The current St Agatha’s Church is located close to Market Way and replaced a much simpler mission church. The current church although from the outside looks like a plain brick building has a unique inside. The outside of the church was designed to fit into a row of terraced houses and surviving WorldWard II bombing is now located alongside an arterial road into Portsmouth.
The current church was designed by architect Joseph Henry Ball who having studied Romanesque churches in Lombardy then implemented many of the features he had seen in this church. Fr Dolling wanted an open plan church where people could see the alter. Bell provided a spacious "Early Christian" style basilica. Although limited on space outside the interior offered endless opportunities for mural and mosaic decoration.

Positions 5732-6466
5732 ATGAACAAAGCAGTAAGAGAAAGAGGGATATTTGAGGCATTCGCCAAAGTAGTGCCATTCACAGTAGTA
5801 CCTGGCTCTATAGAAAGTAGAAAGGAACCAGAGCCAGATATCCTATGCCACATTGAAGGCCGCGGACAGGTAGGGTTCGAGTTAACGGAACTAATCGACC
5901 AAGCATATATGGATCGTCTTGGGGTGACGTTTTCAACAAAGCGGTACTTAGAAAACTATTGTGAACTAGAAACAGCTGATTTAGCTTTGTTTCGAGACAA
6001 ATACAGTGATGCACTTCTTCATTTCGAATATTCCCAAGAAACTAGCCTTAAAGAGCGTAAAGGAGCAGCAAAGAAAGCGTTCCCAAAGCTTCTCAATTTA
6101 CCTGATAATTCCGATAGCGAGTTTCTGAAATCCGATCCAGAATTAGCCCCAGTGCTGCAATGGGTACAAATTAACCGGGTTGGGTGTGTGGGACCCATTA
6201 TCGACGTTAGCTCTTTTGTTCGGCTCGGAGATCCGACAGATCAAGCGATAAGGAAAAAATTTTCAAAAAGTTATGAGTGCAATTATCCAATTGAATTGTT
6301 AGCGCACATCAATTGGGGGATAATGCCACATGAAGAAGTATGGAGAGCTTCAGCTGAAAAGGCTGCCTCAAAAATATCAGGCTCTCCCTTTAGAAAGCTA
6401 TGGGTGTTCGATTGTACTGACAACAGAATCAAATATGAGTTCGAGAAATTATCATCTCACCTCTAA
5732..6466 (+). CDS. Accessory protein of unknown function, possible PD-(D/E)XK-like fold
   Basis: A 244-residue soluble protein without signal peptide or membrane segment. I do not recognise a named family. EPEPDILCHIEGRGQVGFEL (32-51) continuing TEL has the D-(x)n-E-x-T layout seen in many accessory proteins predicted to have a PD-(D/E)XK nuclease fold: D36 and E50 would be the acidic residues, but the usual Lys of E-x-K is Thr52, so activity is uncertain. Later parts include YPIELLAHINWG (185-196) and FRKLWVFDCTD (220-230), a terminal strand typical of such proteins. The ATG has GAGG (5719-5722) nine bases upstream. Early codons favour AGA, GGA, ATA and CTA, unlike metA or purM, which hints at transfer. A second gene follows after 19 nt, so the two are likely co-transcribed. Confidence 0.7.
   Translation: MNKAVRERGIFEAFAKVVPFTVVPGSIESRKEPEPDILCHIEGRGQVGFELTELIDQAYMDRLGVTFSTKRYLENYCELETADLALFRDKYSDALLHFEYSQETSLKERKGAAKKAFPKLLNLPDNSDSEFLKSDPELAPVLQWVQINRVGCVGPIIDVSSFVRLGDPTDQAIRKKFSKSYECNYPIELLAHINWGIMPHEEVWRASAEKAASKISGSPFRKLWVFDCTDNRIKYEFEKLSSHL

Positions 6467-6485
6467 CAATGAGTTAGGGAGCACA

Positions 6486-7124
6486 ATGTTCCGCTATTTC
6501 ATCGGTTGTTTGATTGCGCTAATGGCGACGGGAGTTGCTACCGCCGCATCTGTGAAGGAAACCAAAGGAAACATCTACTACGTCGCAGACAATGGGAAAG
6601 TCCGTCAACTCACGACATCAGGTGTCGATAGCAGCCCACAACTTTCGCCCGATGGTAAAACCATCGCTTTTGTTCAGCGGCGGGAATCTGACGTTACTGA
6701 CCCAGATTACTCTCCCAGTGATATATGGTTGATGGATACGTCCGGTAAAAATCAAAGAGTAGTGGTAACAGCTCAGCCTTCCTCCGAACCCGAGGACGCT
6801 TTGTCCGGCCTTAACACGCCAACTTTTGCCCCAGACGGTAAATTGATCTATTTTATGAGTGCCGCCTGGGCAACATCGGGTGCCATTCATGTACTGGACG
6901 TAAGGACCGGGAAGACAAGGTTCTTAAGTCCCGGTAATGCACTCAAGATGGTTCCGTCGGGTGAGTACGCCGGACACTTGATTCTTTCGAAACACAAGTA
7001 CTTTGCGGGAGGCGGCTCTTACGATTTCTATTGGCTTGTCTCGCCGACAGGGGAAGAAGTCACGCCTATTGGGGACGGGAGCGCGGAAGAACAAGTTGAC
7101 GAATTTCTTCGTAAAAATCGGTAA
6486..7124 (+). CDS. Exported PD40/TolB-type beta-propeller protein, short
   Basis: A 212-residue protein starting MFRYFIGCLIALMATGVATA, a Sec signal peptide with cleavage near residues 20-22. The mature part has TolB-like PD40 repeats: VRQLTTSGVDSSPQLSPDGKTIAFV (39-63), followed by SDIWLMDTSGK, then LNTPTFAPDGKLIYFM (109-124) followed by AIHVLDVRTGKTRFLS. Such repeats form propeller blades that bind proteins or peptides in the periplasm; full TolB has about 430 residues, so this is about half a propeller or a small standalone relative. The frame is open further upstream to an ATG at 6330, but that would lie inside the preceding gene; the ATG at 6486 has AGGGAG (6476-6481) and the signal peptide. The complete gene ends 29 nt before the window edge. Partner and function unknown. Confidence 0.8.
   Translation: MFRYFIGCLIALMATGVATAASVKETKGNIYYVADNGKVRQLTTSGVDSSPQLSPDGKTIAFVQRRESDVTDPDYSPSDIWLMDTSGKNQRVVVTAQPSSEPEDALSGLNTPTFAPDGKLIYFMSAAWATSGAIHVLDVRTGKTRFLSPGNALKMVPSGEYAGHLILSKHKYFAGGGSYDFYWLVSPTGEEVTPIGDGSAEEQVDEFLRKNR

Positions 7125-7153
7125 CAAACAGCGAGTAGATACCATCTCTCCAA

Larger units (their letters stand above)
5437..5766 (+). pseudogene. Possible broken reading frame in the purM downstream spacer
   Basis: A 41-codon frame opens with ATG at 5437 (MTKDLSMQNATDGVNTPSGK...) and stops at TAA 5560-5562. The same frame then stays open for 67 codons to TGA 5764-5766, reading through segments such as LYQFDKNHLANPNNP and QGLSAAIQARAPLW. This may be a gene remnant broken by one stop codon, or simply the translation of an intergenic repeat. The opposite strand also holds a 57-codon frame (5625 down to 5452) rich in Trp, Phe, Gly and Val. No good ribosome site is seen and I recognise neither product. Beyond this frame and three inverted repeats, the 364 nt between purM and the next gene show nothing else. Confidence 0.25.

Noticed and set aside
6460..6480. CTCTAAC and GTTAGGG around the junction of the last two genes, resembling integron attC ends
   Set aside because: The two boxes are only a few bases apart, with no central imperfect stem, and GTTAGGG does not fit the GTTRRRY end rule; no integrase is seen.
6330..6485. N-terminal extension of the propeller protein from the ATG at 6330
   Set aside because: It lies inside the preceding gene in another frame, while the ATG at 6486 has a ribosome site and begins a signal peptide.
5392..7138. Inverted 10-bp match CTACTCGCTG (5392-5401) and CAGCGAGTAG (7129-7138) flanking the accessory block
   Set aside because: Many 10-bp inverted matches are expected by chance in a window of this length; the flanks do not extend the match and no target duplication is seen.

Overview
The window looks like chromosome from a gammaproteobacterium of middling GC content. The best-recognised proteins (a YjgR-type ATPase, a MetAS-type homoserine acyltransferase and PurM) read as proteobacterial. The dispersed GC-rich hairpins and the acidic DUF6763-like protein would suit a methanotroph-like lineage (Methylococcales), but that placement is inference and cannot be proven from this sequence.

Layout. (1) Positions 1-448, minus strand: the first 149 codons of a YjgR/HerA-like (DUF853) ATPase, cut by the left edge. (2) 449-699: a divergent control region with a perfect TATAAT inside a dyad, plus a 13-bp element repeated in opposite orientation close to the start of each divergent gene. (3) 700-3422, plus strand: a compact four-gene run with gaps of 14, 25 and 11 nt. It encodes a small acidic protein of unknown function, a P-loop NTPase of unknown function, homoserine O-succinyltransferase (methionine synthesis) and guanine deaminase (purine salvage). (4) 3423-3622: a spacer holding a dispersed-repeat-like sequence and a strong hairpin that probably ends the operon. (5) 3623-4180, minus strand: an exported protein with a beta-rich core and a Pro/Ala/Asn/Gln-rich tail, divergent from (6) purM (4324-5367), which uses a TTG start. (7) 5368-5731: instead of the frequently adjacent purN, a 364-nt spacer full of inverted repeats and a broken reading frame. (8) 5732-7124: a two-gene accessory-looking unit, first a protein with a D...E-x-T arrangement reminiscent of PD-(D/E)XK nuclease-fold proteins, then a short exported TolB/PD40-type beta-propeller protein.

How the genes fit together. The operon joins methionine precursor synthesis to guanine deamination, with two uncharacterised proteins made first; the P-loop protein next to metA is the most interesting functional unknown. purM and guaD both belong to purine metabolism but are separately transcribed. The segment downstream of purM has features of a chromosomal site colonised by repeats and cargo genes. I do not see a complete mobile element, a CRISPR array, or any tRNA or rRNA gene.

The building work was carried out by W R Light and Sons and cost £7,000. The nave of four bays which are 124 feet long and 43 feet wide were covered with a wooden roof of Queen Post construction. The tower was built to half its intended height and provided a baptistery.
On 27th October 1895 the new church was opened by the bishop of Southwell, but the parish was virtually destroyed on 23rd December 1940 during a bombing raid although the church survived. After the war the Anglican diocese abandoned the church to its fate and closed it in the same year that Fr Coles left.
A year later it was stripped and the church was compulsorily purchased for use as a naval store. A floor was inserted just below the capitals and the whole building was divided into storage pens. In 1964 demolition was prevented as work for a road begun. The building was listed as Grade II status in 1969 and the restoration of the church soon began. In 1994 it was opened to the public again.